Sun, Mar 17, 2013 - Page 9 News List

Indian farmers think big,
but grow micro to enrich their soil

Agriculture in Karnataka State is enjoying a spurt in productivity as farmers rejuvenate the soil using micronutrients

By Mark Tran  /  The Guardian, BENGALURU, India

“If we found the soil in one area has enough potash, there is no need to apply it, as it will end up in the water. The farmer saves money as well, while increasing yield through the use of micronutrients,” Wani says.

Having the information is one thing, getting it to farmers is another. To spread the word, Karnataka hired, on a seasonal basis, “farmer facilitators” from within communities rather than outsiders, on the assumption that villagers were more likely to listen to their peers than strangers.

These 10,000 facilitators, each covering about 500 hectares, are the link between the state authority and its farmers. They are backed up by a logistical effort as the state prepositions seeds of chickpea, finger millet, maize and groundnut ready for planting, as well as fertilizer and micronutrients. Noticeboards have been erected in villages outlining the quantities of fertilizers and micronutrients to use.

Ravi Kakiyayya, who also grows coconut — this part of Karnataka is covered in coconut plantations — did not know about micronutrients until Bhoo Chetana. From the district of Hassan, a three-hour drive from Bengaluru, Kakiyayya was reluctant and it took five meetings with a facilitator before he started using micronutrients on his maize. However, after boosting his yield and making an extra 9,000 rupees (US$166.61) last year, he is a convert.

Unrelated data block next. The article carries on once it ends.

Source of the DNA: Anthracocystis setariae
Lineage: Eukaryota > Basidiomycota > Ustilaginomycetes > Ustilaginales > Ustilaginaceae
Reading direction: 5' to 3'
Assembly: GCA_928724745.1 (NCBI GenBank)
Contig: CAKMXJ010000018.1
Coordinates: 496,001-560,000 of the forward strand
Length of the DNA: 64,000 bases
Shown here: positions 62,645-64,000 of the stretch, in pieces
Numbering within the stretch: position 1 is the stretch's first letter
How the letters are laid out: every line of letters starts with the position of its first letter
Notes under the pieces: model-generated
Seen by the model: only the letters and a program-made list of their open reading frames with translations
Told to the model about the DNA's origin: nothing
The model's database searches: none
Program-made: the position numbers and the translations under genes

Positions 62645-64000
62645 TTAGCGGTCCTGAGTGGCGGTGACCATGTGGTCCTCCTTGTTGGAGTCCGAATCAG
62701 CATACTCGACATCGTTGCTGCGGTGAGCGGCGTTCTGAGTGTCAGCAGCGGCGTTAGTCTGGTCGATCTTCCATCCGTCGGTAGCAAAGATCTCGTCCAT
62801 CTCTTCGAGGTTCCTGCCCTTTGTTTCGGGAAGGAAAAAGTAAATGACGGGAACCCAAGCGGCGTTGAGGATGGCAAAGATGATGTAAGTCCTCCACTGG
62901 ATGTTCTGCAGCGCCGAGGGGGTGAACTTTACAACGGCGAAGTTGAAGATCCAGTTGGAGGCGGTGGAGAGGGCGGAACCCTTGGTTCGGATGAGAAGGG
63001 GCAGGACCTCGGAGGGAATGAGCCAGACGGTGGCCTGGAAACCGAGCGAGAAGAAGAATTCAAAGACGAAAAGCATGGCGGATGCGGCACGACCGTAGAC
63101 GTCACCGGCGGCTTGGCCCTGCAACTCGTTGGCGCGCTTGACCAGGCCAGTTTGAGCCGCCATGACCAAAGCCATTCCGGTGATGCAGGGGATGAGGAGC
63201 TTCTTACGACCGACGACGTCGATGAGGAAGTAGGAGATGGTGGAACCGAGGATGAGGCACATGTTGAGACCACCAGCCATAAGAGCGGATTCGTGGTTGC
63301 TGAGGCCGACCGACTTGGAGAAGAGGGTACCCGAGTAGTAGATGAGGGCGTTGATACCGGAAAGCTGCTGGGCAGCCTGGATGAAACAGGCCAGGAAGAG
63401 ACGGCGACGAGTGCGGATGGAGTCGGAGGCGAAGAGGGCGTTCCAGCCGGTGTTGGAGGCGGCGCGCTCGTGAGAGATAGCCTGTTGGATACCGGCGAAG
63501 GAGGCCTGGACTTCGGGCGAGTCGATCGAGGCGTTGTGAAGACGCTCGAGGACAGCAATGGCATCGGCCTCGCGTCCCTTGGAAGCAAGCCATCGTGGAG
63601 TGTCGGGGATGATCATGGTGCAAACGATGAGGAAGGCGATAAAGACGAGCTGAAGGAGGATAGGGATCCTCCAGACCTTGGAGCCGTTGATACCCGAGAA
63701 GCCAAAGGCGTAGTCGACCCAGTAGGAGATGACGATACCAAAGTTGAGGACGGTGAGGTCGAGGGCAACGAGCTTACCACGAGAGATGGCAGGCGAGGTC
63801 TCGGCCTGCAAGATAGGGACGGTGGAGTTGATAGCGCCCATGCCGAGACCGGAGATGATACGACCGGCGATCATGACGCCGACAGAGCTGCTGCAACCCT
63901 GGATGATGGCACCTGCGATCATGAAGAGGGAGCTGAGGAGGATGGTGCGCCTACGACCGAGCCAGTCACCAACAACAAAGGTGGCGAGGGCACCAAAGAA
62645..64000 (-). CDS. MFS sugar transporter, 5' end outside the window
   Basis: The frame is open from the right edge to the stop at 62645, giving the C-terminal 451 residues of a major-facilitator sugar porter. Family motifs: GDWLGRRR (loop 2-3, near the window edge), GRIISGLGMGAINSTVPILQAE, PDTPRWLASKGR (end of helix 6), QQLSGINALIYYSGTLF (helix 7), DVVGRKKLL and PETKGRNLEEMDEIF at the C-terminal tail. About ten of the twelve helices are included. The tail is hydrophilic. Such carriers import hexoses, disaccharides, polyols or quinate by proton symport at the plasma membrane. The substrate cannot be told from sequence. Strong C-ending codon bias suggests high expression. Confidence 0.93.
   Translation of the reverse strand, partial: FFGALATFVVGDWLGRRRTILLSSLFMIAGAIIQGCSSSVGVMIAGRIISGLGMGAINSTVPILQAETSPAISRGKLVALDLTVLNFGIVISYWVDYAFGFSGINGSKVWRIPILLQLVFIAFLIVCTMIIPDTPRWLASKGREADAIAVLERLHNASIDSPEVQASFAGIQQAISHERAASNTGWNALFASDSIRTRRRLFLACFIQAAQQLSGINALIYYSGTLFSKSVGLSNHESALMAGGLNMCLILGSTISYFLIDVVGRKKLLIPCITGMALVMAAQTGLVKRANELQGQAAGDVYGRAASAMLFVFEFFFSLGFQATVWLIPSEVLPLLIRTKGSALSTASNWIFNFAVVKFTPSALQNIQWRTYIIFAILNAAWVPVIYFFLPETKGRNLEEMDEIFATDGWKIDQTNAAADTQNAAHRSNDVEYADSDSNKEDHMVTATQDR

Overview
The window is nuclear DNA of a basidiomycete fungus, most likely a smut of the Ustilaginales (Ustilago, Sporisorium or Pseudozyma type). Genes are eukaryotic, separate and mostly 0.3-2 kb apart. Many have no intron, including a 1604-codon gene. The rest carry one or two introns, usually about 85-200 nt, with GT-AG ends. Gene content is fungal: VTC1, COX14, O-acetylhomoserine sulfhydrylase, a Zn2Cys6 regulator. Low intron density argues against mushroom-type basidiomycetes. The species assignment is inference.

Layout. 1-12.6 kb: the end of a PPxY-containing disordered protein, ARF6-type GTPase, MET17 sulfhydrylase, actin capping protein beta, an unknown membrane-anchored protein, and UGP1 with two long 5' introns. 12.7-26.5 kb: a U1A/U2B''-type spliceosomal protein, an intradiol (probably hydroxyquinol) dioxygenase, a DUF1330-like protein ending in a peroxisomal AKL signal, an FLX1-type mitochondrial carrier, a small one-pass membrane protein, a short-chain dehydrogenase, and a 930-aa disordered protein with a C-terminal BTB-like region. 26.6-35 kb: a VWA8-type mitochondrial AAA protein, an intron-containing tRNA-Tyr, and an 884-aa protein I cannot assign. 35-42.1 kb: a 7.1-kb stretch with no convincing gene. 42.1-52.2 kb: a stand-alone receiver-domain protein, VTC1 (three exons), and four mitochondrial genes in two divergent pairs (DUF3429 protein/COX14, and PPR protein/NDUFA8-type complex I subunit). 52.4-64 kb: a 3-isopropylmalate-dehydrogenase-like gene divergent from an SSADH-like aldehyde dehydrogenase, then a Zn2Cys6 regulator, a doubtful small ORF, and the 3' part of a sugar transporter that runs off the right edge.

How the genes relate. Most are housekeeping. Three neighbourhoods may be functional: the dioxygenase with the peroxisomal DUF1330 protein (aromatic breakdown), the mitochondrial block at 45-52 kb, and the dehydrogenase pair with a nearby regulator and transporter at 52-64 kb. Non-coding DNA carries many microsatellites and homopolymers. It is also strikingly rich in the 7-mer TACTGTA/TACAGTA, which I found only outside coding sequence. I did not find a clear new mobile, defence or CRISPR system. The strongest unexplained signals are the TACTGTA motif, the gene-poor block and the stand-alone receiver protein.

“It was the information from the facilitator that made me change my mind. I also reduced my spending on fertilizer by 50 percent because prices have doubled,” he says. “Now I want to grow potato and banana.”

The facilitator who persuaded him is Geetha Vasanth Kumar. The mother of two says she made an extra 10,000 rupees using Bhoo Chetana techniques. Of the 500 farmers she talked to, she succeeded in persuading three-quarters of them. For her work, which typically lasts six months, Kumar was paid 150 rupees a day. Facilitators also spread the word on techniques such as vermicompost (made from earthworms feeding on organic matter) as an alternative to chemical fertilizers.

Bhoo Chetana receives support in state subsidies. The farmer pays only half of the price of the micronutrients, with the state government picking up the rest. State officials insist there are no plans to withdraw subsidies, but some question whether smallholder farmers will continue using micronutrients if subsidies are withdrawn. The state spends a fifth of its budget on agriculture.

Some farmers say that although their yields have increased, they remain at the mercy of middlemen who charge high interest rates on fertilizers and micronutrients. Farmers are locked into selling their produce to middlemen in return for loans.

“We are not getting the price that we see advertised on TV or in the newspaper,” says one farmer, who paid 4 percent interest a month for fertilizer loans. He does not want his son to become a farmer but to work for the state’s agricultural department, a reminder that life for smallholder farmers is a grind.

Others say the state government should be pushing for more organic farming. Karnataka has identified 100 hectares for organic villages, but this is a separate program from Bhoo Chetana. For KP Suresha, executive director of the Green Foundation, a group in Karnataka that promotes traditional seed varieties, this is a missed opportunity.

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